Instead of thinking “This is an angry person,” we can think, “This is an unfortunate person who is being controlled by their enemy of anger.” By never seeing faults in people, Buddhas are able to maintain their love and compassion for them at all times. Anger is the enemy; the person is not. Compassion for them, not more anger, is the best response.

Perspective
Mandela quote about love
“No one is born hating another person because of the color of his skin, or his background, or his religion. People must learn to hate, and if they can learn to hate, they can be taught to love, for love comes more naturally to the human heart than its opposite.” ― Nelson Mandela, Long Walk to Freedom

As a Buddhist, I too am trying to work for a task greater than myself – enlightenment for the benefit of all living beings. Suffering is all relative. As it says in Meaningful to Behold, we have experienced aeons of great suffering but it has not bought us any benefit. Now is different because we have a different perspective on what we are trying to get out of life:

We have the unique opportunity, by enduring comparatively insignificant suffering, to work for the benefit of others and thereby attain the supreme state of enlightenment.

We can therefore joyfully accept the hardships we face – which doesn’t mean gritting our teeth and putting up with it, but actually accepting fully and happily, without judgment or disapproval, whatever arises. We can do this if we are confident that we can learn to use absolutely any situation to train our minds in wisdom and compassion, thus bringing an end to suffering.

In Mandela’s broad smiles as he left the prison in friendship with his captors, I find that he discovered this truth.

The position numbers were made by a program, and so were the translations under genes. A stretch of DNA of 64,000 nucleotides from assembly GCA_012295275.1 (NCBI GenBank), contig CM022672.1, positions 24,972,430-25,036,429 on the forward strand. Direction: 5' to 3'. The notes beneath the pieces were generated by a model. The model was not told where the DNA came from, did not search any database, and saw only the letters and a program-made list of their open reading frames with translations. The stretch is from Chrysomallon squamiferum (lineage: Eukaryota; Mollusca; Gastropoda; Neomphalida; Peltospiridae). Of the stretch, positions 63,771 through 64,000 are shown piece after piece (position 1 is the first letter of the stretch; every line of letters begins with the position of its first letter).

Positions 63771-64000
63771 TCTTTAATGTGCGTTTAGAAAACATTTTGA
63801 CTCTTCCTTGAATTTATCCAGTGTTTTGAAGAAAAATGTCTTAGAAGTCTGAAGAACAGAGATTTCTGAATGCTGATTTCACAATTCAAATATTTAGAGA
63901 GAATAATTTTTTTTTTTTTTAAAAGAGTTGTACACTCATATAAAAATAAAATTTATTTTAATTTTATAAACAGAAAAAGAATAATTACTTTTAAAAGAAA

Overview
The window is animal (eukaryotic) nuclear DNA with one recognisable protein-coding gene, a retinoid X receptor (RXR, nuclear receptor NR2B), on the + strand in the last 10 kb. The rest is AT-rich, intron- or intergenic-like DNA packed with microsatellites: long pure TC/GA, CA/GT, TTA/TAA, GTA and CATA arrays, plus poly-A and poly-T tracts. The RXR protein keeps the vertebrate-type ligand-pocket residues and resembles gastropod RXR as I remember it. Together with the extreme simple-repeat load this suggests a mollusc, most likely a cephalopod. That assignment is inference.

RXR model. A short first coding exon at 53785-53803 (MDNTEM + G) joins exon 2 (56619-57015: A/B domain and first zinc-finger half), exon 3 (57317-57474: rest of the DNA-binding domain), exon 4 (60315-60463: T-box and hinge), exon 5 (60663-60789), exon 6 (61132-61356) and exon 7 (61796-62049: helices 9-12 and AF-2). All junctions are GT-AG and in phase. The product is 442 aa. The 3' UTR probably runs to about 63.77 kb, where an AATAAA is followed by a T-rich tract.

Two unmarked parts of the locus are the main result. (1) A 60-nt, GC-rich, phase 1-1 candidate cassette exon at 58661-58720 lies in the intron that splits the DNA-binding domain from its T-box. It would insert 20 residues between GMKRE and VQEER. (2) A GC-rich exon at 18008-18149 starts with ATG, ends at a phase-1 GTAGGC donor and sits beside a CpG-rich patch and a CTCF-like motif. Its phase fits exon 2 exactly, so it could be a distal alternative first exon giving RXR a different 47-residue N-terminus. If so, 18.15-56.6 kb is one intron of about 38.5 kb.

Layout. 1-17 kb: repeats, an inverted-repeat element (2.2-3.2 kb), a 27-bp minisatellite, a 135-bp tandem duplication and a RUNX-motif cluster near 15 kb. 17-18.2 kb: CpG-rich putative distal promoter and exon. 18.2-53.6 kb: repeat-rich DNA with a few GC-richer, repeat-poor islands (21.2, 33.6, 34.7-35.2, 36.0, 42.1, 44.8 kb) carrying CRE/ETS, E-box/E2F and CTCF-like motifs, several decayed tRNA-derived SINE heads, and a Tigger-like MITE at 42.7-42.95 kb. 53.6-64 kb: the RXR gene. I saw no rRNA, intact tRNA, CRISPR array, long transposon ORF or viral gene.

Mandela quote about freedom of othersAs a Buddhist, I too am striving for a superior intention that takes personal responsibility for freeing all my kind mothers from their suffering and its causes. I have therefore learned from Nelson Mandela and seen in his actions, with my own eyes, how patience is possible if I keep this big perspective. And it was because of this patience, not in spite of it, that he also got everything done, as he could work toward getting everything done all the time without being derailed by anger. Patience is not a passive, doormat state of mind that leaves us standing there doing nothing. It is an active, dynamic, and immensely creative state of mind that enables us to accomplish all our tasks.

The greatest tribute

reacting to Nelson Mandela's death

My endless gratitude to you, Nelson Mandela.

Wherever you are now, I believe you will still be helping people. I am not worried about you, only the rest of us.

I don’t want to say goodbye. I have been dreading this day. Everyone is so sad. Zuma said “We need him with us.” I agree. But as we cannot have him with us, we can at least let his inspiring qualities live on.

The greatest tribute I believe we can pay Nelson Mandela is to become more like him.

The sooner, the better.

__________________

(Please feel welcome to leave your own tributes in the comments.)